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The 'art' of getting rich

Kishore Singh | April 23, 2005

Obsessions take different shapes. For Ashish Anand, 34 years old and peripatetic by nature, it has assumed the form of a gargantuan greed. Every day of every week, Anand plots and strategises about how he will buy more art.

There are scores of collectors in the country who probably plan to acquire new works, but in the case of Anand, the term "more" doesn't mean just a few more canvases, not even a few hundred canvases, but, quite literally, thousands upon thousands of canvases.

Out on the street, you wouldn't given Anand a second look. Typical of the generation, he's well dressed, wears his hair trendily, a faint accent laces his conversations.

But what sets him apart is his drive to become one of the largest collectors of art -- and not just in India, but in the world. Already, he has perhaps 10 godowns where framed works stand in piles, while those that aren't framed are stored in vast drawers.

But he's a bit of a collector-come-lately in the trade, someone who admits he entered the profession because of the financial opportunity he saw in it, before becoming a worshipper at the altar of aesthetics.

"My family manages a garments business," he says, and he had joined his brothers for a while before borrowing money from them to start buying art in 1999. For two years before that, Anand had studied the market for contemporary art in the country.

"I travelled all around, visited museums and galleries, artists and collectors. I was intrigued how 10-15 artists sold so well while scores of others were undervalued. I wanted to correct that disparity."

He began by buying out complete studios either from artists or their families. Among those he bought out were Gogi Saroj Pal, Himmat Shah, Rabin Mondal, Sunil Das, J Sultan Ali, Laxman Pai, Gopal Ghose and Chittaprosad Bhattacharya.

He also bought complete collections from collectors -- "I've been called a tough negotiator," he admits -- because he wanted to do books, host retrospectives, set up an authentication department and so on.

In Delhi's Hauz Khas Village, his Delhi Art Gallery -- over three levels, with several storage pits -- is just a temporary address.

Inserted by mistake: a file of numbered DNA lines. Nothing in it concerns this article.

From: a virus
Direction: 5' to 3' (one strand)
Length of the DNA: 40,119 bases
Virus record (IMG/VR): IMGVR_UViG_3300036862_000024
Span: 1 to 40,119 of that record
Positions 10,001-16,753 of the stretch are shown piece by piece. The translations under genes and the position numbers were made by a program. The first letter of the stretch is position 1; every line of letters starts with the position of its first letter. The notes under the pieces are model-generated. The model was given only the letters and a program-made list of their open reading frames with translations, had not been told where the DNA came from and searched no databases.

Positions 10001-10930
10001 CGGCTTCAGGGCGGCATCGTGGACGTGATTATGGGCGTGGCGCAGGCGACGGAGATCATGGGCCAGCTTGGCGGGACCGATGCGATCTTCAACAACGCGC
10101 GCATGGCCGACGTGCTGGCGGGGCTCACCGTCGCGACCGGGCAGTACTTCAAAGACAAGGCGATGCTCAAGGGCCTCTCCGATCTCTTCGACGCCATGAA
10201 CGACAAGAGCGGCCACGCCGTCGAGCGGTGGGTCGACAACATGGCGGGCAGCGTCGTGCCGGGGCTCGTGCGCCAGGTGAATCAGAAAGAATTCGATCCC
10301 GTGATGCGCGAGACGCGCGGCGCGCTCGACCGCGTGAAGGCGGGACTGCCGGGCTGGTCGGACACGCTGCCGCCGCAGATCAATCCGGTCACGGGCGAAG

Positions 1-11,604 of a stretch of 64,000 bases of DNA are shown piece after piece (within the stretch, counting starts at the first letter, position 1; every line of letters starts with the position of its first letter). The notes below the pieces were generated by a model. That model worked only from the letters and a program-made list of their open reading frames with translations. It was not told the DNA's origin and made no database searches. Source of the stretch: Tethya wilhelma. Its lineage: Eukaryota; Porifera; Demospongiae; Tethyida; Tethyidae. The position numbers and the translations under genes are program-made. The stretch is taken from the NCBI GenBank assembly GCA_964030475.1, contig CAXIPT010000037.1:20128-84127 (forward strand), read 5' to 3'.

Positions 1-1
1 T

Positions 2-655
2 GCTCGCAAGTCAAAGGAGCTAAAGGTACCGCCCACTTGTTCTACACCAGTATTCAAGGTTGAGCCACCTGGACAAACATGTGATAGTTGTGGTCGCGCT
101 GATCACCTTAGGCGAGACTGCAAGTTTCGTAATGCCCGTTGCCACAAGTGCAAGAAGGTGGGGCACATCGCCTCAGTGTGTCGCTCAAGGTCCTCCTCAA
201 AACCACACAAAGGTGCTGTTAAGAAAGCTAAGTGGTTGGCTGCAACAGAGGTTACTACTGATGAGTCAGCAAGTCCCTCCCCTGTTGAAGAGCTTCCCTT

He hopes soon to be able to build a 50,000 sq ft gallery -- "it'll be the largest in the world," he says -- as part of a cultural centre where digitisation of all works of Indian contemporary art (including those in museums and collections around the world) will take place, there'll be a library, a restoration cell, an auditorium, bookshop, cafe and authentication centre, besides a connoisseurs club, art appreciation courses, an artists-in-residence programme and the like.

It is only in the last years that Anand has started showing parts of his collection through the half-yearly Manifestations shows -- the third edition opened this weekend in Delhi after closing down in Mumbai.

"But now, money is no longer the driving force," says Anand, who says the Rs 500 crore (Rs 5 billion) art market will burgeon to a Rs 5,000 crore (Rs 50 billion) market in another five years.

"Prices will increase tangentially," he promises, "and the number of people buying art will explode."

In anticipation of that he's planning restrospectives, films and books on Rabin Mondal, Sunil Das, Ambadas and Chittaprosad Bhattacharya within the year, and at least another six books (besides the biannual Manifestations catalogues) next year.

Each book has a print-run of 2,500-3,000 copies, and these are distributed free by DAG. Philanthrophy? Hardly. "The price of the featured artists rises 10 per cent every time I do a book on them," Anand says. Reason enough to understand why he says that "acquiring art is complete madness for me."

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